Portraits of SummerAuthor:Abigail Stone
Two masters of the canvas share with California Home + Design Creative Director Liddy Walseth how summer inspires their palettes. (ABOVE, Eric Zener, A Launching Into)
I have long admired the work of both Eric Zener from Sausalito and Danny Heller of Palm Springs, two artists whose paintings of cool, turquoise blue pools and idyllic summer scenes transport me to a relaxing vacation. I recently uncovered why this season is the driving force behind their work.
Eric Zener – Sausalito, California (ABOVE, Eric Zener, Under The Brilliant Light of Summer)
Walseth: While some associate water with fun, your paintings often imbue it with a deeper meaning. What are the emotions you are hoping to convey in these scenes?
Zener: I have always approached the subject of water metaphorically as an examination of renewal and at times, escape—escaping through nostalgic feelings of youth and the ephemeral transformative sensations one can feel beneath the surface. Immersion in water, away from the noise and stress of daily life, offers us a brief reprise from the world above. I also enjoy the egalitarian aspect of crowds of people in a pool or at the sea. There is a universal connection to water that all ages and cultures relate to.
Walseth: Do you find living in the Bay Area and being surrounded by water helpful for your inspiration? (ABOVE, Eric Zener, Splash)
Zener: The variety of bodies of water in the Bay Area certainly are a great source of visual inspiration. Whether it is a summer pool, a calm part of the bay, or the nearby beaches, the abundance of water is a constant draw for me.
Walseth: Are the pools and water scenes you paint set in a specific location?
Zener: I prefer the location to be ambiguous rather than apparent. I would rather the viewer reflect on a memory or imagine a place they would like to be than me placing them in a specific place that I see.
Walseth: Does water provide you with a therapeutic experience? (Above, Eric Zener, 8)
Zener: Absolutely. I get a sense of agoraphobia when I am too landlocked. I grew up surfing and spending a great deal of time swimming for pleasure and exercise. Even standing in front of the vastness of the sea is quiet and humbling.
Walseth: The theme of escapism has been discussed in your paintings. What do you hope people feel when they gaze at your work?
Zener: I certainly don’t want to “lead the witness,” but I do hope they feel a sense of peace. Water is great place of vulnerability and adventure as we sink into the abyss. It gives us peace with joyful folly, and peace with its transformative nature.
Walseth: What is your version of a perfect summer day?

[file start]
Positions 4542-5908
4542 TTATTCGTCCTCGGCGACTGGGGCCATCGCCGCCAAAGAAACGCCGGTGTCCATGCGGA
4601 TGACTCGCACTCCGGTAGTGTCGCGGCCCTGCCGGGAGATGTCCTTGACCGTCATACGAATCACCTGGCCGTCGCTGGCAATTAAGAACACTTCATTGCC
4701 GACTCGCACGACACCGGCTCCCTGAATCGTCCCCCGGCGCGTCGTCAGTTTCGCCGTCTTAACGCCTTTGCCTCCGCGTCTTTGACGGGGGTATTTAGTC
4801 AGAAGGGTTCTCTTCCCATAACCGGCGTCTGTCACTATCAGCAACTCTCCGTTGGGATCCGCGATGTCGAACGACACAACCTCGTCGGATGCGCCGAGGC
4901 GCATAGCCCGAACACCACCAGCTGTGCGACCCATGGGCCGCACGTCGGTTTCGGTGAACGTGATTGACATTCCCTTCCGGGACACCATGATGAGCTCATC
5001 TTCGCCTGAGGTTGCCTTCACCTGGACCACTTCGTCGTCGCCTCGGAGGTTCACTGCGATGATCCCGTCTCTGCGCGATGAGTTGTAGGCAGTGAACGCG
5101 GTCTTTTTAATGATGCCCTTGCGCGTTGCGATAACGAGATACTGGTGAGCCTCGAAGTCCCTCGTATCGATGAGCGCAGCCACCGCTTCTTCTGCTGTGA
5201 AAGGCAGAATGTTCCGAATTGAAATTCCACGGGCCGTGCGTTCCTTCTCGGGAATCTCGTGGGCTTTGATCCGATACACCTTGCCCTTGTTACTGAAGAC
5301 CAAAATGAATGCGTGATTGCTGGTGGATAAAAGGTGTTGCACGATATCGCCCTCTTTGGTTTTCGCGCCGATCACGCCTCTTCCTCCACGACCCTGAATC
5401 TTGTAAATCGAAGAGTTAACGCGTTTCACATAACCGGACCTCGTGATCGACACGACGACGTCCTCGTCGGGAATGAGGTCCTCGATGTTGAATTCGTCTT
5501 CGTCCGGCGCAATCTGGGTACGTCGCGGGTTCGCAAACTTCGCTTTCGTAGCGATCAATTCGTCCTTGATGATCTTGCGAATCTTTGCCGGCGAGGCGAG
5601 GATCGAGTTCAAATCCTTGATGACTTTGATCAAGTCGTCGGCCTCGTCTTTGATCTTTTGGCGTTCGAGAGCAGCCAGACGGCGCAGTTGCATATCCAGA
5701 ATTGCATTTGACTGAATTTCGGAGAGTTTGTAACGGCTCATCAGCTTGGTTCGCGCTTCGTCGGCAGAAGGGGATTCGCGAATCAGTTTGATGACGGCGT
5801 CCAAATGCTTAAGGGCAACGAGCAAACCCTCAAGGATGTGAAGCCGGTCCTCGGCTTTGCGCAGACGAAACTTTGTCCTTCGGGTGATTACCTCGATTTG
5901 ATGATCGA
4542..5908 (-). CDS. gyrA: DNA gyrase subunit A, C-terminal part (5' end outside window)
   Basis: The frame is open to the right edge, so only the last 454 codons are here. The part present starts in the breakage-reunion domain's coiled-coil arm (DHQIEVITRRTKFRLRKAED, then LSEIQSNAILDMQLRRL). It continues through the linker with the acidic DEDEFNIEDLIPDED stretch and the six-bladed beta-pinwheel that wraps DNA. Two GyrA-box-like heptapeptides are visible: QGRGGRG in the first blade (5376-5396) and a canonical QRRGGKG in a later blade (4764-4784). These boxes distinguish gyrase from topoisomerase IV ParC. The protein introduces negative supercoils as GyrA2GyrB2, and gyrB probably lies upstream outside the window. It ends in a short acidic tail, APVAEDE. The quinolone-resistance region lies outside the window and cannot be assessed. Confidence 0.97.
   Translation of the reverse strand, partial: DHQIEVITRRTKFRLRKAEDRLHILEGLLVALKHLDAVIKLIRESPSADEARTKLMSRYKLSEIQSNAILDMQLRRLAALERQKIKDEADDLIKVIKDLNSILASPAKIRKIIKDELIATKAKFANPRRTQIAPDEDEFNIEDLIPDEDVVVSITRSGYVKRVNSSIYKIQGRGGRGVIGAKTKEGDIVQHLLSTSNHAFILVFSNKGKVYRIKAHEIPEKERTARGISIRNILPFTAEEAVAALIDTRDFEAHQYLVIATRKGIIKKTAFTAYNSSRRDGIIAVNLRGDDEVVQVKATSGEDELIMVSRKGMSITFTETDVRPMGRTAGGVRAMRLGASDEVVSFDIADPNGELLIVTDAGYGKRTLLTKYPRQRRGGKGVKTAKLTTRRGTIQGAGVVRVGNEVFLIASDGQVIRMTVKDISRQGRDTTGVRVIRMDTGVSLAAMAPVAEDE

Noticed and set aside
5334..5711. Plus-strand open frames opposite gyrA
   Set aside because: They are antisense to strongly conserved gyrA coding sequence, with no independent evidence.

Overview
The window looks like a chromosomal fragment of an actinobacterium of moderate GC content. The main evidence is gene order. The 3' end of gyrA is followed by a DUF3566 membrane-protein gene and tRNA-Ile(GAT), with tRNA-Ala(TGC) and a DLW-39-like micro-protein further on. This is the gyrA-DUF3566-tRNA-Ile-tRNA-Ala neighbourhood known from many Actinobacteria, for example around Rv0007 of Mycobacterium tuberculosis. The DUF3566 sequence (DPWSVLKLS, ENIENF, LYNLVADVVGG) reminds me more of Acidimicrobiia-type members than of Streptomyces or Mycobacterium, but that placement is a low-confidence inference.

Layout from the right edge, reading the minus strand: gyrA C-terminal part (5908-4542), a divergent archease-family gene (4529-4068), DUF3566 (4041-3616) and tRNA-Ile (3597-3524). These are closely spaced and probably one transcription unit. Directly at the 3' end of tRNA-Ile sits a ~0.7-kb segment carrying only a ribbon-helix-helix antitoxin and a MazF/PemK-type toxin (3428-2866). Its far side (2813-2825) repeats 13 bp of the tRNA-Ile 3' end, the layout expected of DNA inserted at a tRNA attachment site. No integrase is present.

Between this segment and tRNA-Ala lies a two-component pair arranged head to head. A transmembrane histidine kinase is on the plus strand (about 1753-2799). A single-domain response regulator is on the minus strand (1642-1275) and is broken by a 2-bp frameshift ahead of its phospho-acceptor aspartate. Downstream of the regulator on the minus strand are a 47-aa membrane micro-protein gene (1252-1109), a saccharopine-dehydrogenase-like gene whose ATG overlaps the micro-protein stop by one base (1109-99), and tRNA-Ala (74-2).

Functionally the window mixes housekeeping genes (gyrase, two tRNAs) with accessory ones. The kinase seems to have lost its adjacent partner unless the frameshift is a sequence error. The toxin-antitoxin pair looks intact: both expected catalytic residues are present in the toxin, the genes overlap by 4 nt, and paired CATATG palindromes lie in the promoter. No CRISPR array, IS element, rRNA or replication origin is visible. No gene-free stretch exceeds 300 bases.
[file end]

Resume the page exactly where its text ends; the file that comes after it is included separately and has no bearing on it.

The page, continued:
Zener: Floating on my back in the warm clear sea with friends and family.
(ABOVE, Eric Zener, How to Disappear Completely, BELOW, Danny Heller, Eichler With Convertible)
Danny Heller – Palm Springs, California
WALSETH: You have a long history of painting Mid-century architecture and surrounding scenes. Do you feel like you were born in the wrong era?
HELLER: I tend to gravitate toward the older, historic aspect of things, so maybe I was born in the wrong era. I absolutely love the feel of things with a deep backstory: architecture, music, and objects. However, I am in awe of new technology and the ways that contemporary designers and artists are taking hints from the past.
WALSETH: You have said that growing up in SoCal affected your aesthetic. What is it about this region that made you want to reinterpret with paint?
HELLER: My painting professor in college, Hank Pitcher, always said, “Paint what you know.” This is a good motto to live by, since those who focus on foreign subjects tend to bungle them, often coming across as fake. Growing up in the SoCal suburbs, that was what I started painting because that was what I knew. I realized that the stereotypical bland suburbs were actually quite exceptional. There was a culture to the clusters of tract homes, with (then) green lawns, backyard pools, and a car in every driveway—it was the American dream. The transition from these token suburban houses to the more sleek Mid-century modern homes was natural.
Walseth: Your paintings are often very idyllic with beautiful skies and glowing sunlight. Do you feel summer is the season best suited to modernism? (ABOVE, Danny Heller, Pink Pool Inner Tube)
Heller: In my opinion, modernism was tailor-made for summer. Floor-to-ceiling glass, atriums, and indoor-outdoor living are the touchstones of modern design and summertime. I think that’s why the style has done so well in the sunny environment of California as you want to live outdoors and these homes accommodate that lifestyle. (BELOW, Danny Heller, Jaffe House)
WALSETH: Do you live in an Eichler yourself or just prefer the canvas version?
HELLER: I grew up a few blocks away from a well-known tract of Eichler homes, the Balboa Highlands. I was around them while unfortunately not actually living in one, but they captured my imagination and led me to plunge into the world of modernism. While I am no longer near the Balboa Highlands, I am now next to the famous Hotel Lautner, designed by John Lautner in 1947.
WALSETH: The pool scenes you paint look like backyard paradises. Was summer by the pool a part of your suburban childhood?
HELLER: I think summertime at the pool has always resonated with me. I remember my grandma’s house in North Hollywood had the coolest pool, with a miniature tropical house that covered the pool equipment. We would make orange juice from the orange trees in her backyard and then jump into the pool. It was like a Sunkist ad! I think that always stuck with me, so now I associate turquoise blue pools with the SoCal lifestyle. Which is what my paintings are all about. (BELOW, Danny Heller, Pool and Palms)
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